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Series: Research Horizons Seminar

Note: This is a special time for Research Horizons.

Special seminar title: The idea of studying the geometry and topology of
finite metric spaces has arisen due to the fact that almost all kinds of
data sets arising in science or the commercial world are equipped with a
metric. This has led to the development of cohomology theories applicable
to finite metric spaces, which allow one to construct "measurements" of the
shape of the data sets. We will define these theories and discuss their
properties. We will also describe their applications, and suggest
directions of future research on them.

Series: Research Horizons Seminar

Numerical relativity has opened the door to unveil phenomena
associated with strong dynamical gravity. I will present results from
three studies of black holes that have been only possible thanks to
state of the art computational tools and powerful computer hardware.

Series: Research Horizons Seminar

An important question in modern complex analysis is to obtain a
characterization of the sequence of points in the disc {z_j} that
interpolates any given target sequence {a_j} with an element of a space of
analytic functions. In this talk we will discuss this question and
reformulate it as a problem in linear algebra and then show how this can be
solved with relatively straightforward tools. Connections to open
questions will also be given.

Series: Research Horizons Seminar

This talk is an introduction to mathematical approaches to image processing: using variational approaches and PDE based method. Various problems and a few different approaches will be introduced.

Series: Research Horizons Seminar

We will discuss a few introductory results in real algebraic geometry concerning semi-algebraic sets. A semi-algebraic subset of R^k is the set of solutions of a boolean combination of finitely many real polynomial equalities and inequalities. These sets arise naturally in many areas of mathematics as well as other scientific disciplines, such as discrete and computational geometry or the configuration spaces in robotic motion planning. After providing some basic definitions and examples, we will outline the proof of a fundamental result, the Oleinik-Petrovsky-Thom-Milnor bound of d(2d-1)^{k-1} on the sum of the Betti numbers of a real algebraic variety, as well as indicate the direction of recent and ongoing research generalizing this result.

Series: Research Horizons Seminar

The classic Pick Interpolation Problem asks: Given points z_1, z_n and w_1, w_n in the unit disk, is there a function f(z) that (1) is holomorphic on the unit disk, (2) satisfies f(z_i)=w_i, and (3) satisfies |f(z)|=1 In 1917, Pick showed that such a function f(z) exists precisely when an associated matrix is positive semidefinite.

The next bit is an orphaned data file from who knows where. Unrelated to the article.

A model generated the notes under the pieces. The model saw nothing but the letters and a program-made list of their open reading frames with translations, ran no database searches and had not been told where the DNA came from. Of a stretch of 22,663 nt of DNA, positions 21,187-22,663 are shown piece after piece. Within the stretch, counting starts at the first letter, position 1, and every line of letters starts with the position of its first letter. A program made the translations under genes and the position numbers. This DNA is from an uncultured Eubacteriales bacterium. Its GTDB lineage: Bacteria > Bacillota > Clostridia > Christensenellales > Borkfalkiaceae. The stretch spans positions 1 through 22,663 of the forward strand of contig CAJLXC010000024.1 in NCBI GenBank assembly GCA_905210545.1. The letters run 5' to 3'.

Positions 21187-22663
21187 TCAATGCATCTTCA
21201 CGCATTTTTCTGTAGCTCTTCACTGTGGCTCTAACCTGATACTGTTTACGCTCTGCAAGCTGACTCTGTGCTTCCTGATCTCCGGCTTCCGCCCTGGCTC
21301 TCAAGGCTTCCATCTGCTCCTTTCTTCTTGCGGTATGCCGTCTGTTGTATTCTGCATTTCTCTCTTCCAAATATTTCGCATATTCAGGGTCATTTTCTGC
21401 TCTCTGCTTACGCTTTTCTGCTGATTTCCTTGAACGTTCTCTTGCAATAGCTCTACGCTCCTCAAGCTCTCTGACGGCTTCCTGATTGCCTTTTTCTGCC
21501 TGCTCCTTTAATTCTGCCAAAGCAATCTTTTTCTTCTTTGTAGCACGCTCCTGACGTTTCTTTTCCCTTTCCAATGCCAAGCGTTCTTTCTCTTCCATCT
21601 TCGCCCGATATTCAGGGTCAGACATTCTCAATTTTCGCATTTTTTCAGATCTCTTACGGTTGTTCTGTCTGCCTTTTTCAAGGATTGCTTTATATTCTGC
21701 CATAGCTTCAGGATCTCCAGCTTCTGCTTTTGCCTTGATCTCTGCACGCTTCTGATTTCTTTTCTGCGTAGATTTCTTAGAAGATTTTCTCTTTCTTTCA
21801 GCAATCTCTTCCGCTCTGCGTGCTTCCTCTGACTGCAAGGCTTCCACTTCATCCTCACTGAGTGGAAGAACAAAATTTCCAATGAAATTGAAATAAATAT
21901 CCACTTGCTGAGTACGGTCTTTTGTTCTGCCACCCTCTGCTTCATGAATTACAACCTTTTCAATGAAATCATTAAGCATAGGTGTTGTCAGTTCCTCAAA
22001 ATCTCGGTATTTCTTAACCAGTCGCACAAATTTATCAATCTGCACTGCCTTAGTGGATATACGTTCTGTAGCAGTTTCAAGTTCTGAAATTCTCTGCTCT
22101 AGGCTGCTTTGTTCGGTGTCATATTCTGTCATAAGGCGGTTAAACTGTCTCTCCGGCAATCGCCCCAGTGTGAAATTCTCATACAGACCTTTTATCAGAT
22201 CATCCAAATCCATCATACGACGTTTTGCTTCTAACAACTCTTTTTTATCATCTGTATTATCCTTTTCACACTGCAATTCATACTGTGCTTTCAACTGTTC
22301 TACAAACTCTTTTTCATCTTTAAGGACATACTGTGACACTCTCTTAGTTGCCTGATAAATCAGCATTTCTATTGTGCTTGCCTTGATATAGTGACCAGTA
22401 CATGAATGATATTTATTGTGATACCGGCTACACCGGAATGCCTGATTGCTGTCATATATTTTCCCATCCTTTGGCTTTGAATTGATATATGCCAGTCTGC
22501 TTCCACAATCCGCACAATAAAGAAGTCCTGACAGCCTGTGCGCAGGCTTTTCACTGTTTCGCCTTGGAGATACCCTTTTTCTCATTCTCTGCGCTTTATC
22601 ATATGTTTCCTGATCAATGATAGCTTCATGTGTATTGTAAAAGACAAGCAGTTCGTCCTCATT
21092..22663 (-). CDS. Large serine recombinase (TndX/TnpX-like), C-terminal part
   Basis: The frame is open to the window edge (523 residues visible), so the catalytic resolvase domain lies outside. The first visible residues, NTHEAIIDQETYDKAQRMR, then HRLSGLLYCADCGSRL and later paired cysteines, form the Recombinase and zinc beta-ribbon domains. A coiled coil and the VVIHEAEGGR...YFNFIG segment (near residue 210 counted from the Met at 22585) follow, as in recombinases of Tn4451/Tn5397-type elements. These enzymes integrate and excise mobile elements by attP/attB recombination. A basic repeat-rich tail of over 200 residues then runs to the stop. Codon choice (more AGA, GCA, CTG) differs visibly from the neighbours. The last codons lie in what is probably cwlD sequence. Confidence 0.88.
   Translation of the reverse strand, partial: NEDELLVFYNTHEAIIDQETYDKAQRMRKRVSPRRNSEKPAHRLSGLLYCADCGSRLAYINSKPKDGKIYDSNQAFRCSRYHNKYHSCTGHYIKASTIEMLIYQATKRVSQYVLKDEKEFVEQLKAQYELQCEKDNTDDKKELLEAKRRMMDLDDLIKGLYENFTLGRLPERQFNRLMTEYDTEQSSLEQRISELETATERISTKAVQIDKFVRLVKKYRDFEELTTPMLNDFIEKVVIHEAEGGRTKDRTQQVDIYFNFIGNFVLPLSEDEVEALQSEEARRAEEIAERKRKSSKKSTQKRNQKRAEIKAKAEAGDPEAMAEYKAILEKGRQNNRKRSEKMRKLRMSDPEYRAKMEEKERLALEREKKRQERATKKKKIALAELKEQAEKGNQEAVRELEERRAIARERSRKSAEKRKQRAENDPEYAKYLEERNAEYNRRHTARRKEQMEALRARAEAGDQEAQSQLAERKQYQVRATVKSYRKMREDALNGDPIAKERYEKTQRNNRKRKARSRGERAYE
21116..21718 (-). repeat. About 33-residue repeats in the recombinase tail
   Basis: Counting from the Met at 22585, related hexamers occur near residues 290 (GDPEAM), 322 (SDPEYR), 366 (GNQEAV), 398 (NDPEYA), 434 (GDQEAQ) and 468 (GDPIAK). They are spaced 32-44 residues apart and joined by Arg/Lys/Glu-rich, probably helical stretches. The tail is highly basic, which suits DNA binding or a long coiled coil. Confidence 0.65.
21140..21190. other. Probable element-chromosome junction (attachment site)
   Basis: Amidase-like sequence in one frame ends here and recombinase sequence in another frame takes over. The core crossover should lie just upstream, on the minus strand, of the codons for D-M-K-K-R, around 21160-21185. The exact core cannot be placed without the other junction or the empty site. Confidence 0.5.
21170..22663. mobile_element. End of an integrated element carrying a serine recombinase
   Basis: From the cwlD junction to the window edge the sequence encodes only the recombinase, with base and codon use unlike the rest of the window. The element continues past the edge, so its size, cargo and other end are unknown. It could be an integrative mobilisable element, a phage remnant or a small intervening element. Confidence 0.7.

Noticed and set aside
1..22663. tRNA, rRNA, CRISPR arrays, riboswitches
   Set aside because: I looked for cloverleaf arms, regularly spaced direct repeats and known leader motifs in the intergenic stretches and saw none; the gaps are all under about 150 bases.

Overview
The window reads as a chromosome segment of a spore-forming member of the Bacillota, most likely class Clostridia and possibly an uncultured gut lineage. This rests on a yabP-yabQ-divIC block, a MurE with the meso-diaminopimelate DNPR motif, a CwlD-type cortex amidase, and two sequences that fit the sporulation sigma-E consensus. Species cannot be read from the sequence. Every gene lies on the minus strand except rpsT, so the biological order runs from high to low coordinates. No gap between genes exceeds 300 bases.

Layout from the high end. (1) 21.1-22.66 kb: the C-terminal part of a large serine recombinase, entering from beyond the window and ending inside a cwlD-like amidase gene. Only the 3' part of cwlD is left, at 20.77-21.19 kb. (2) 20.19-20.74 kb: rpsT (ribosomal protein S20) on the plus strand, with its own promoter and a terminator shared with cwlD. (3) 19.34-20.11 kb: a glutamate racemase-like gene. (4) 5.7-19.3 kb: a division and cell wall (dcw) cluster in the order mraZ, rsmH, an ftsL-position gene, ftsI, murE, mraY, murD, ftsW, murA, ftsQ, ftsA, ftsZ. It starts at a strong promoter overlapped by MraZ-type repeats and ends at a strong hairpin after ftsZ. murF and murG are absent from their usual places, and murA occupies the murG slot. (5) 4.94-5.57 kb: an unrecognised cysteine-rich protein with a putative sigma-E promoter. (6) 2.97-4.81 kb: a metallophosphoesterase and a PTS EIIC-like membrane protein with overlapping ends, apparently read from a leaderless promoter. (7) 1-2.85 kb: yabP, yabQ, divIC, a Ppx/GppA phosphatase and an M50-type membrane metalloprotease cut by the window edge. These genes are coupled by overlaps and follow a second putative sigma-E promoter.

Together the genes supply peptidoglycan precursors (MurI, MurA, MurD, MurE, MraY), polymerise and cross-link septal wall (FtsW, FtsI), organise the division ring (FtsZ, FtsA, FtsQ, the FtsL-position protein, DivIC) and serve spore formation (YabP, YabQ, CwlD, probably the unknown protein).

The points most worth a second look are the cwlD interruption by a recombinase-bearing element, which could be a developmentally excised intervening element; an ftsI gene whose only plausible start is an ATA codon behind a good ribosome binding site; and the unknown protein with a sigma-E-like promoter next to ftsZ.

In this talk, I will translate the Pick problem to the language of Hilbert function spaces and present a more modern proof of the Pick problem. The benefit of this approach is that, as shown by J. Agler in 1989, it generalizes easily to the two-variable setting. At the heart of the proof is a method of representing bounded analytic one and two-variable functions using Hilbert space operators. Time-permitting, I will discuss recent results concerning the structure of such representations for bounded two-variable analytic functions, which is joint work with G. Knese.

Series: Research Horizons Seminar

Hypergeometric functions have played an important role in mathematics and physics in the last centuries. Multivariate extensions of the classical hypergeometric functions have appeared recently in different applications. I will discuss research problems which relate these functions to the representation theory of Lie algebras and quantum superintegrable systems.

Series: Research Horizons Seminar

Abstract: In this talk, I will use two examples, the influence prediction in social media, and the short path in engineering, to illustrate how we use differential equations to establish models for problems in social science and engineering, and how to use mathematics to design efficient algorithms to compute the solutions. The talk is mainly for first or second year graduate students, and it is based on collaborative work with several faculty members and graduate students in SoM, ECE, CoC.

Series: Research Horizons Seminar

Series: Research Horizons Seminar

We present several main models in this area including random polymers. We then explain some open problems big and small as well as a few of our related results.